The city of Baghdad was designed as a circle approximately two kilometers in diameter, later known as the "Round City". The original plan shows a ring of residential and commercial structures along the inside of the city walls, but the final construction added another ring, inside the first. In the center of the city lay the mosque, as well as headquarters for guards. The purpose or use of the remaining space in the center is unknown. The circular design of the city was a direct reflection of the traditional Persian Sasanian urban design. The ancient Sasanian city of Gur/Firouzabad is nearly identical in its general circular design, radiating avenues, and government buildings and temples situated at the center of the city. The two designers hired by al-Mansur to plan the city were Naubakht, a former Persian Zoroastrian who also determined that the date of the foundation of the city would be astrologically auspicious, and Mashallah, a Jew from Khorasan, Iran.

Center of Learning (8th - 9th c.). Within a generation of its founding, Baghdad became a hub of learning and commerce and principal engine behind the Islamic Golden Age. The House of Wisdom was an establishment dedicated to the translation of Greek, Middle Persian and Syriac works. The Barmakids were influential in bringing scholars from the nearby Academy of Gundishapur, facilitating the introduction of Greek and Indian science into the Arabic world. Baghdad was likely the largest city in the world from shortly after its foundation until the 930s, when its only possible rival was Córdova. Various estimates suggest that the city contained more than a million inhabitants at this time. Many of Scheherazade's tales in "One Thousand and One Nights" are set in Baghdad during this period.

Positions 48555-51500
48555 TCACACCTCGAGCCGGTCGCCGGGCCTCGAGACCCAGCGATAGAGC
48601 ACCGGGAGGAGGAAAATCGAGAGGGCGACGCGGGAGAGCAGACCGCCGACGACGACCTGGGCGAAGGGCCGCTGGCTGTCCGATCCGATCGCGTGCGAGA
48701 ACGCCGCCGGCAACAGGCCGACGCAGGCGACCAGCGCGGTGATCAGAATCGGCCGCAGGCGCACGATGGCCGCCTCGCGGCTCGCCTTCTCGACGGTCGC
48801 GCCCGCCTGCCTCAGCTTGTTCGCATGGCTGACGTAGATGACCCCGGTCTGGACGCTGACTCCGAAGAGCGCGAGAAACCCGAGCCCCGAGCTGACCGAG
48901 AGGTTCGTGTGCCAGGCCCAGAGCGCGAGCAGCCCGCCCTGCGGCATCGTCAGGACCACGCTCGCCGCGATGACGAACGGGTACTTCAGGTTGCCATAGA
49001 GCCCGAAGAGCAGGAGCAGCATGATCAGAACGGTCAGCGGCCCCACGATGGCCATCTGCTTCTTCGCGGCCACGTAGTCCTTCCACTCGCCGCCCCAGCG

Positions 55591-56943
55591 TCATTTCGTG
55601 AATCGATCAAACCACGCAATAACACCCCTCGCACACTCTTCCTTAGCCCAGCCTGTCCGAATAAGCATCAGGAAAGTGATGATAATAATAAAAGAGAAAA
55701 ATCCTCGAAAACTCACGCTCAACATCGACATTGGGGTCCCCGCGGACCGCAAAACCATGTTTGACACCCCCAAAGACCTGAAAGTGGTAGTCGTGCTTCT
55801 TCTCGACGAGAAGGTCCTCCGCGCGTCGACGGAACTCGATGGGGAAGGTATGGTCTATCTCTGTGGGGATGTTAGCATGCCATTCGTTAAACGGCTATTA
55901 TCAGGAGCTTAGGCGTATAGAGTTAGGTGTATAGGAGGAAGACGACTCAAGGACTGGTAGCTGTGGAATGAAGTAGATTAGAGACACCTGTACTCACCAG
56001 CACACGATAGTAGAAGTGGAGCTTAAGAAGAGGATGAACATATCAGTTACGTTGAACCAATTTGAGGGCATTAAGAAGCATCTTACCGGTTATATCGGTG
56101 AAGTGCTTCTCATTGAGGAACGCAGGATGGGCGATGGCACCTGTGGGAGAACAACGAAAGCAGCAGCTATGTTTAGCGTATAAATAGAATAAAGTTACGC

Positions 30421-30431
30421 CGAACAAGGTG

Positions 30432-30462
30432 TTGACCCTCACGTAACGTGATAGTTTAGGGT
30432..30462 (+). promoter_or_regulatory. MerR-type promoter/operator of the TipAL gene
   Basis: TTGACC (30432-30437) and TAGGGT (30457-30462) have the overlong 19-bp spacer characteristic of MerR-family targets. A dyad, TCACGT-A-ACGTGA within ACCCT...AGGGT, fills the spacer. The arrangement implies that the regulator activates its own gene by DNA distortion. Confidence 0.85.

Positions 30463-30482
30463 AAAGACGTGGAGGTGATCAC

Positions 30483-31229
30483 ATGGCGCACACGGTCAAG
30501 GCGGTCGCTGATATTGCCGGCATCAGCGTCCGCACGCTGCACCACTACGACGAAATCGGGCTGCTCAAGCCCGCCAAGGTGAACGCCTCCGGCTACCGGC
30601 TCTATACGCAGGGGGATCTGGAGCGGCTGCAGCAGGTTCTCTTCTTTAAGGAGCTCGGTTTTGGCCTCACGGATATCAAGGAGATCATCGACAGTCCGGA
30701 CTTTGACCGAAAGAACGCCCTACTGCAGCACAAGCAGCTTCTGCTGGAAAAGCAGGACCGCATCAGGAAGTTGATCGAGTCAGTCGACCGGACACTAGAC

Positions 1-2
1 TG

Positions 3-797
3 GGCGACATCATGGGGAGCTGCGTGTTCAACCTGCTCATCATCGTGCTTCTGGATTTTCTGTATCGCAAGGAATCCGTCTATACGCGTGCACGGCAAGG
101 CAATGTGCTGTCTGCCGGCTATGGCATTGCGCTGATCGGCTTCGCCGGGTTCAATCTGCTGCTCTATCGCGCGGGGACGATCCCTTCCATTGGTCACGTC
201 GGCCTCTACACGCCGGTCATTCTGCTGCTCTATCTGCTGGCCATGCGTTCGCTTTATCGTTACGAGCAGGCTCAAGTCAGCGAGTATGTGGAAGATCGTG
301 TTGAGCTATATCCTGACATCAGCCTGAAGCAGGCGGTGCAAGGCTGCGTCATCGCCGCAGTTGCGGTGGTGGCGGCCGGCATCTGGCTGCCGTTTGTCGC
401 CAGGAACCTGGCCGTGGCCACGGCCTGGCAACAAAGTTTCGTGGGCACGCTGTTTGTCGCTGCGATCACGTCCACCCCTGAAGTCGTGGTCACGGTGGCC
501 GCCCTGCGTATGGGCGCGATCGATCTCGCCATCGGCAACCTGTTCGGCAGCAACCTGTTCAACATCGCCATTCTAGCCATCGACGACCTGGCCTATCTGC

Stagnation and Invasion (10th to 16th c.). By the 10th century, Baghdad's early meteoric growth slowed due to troubles within the Caliphate, including relocations of the capital to Samarra (during 808–819 and 836–892), the loss of the western and easternmost provinces, and periods of political domination by the Iranian Buwayhids (945–1055) and Seljuk Turks (1055–1135). Even so, the Baghdad remained one of the cultural and commercial hubs of the Islamic world until February 10, 1258, the day that Hulagu Khan and his Mongol army invaded and sacked the city. The Mongols killed or scattered most of the city's inhabitants, including the Abbasid Caliph Al-Musta'sim, and destroyed large sections of the city, including the canals and dykes that comprised the city's irrigation system. The sack of Baghdad put an end to the Abbasid Caliphate — a blow from which the Islamic civilization never fully recovered — and placed the city under the rule of the. the Il-Khanids, the Mongol emperors in Iran. Sacked again by Timur ("Tamerlane") in 1401, Baghdad became a provincial capital controlled by the Jalayirid (1400–1411), Qara Quyunlu (1411–1469), Aq Quyunlu (1469–1508), and Safavid (1508–1534) dynasties.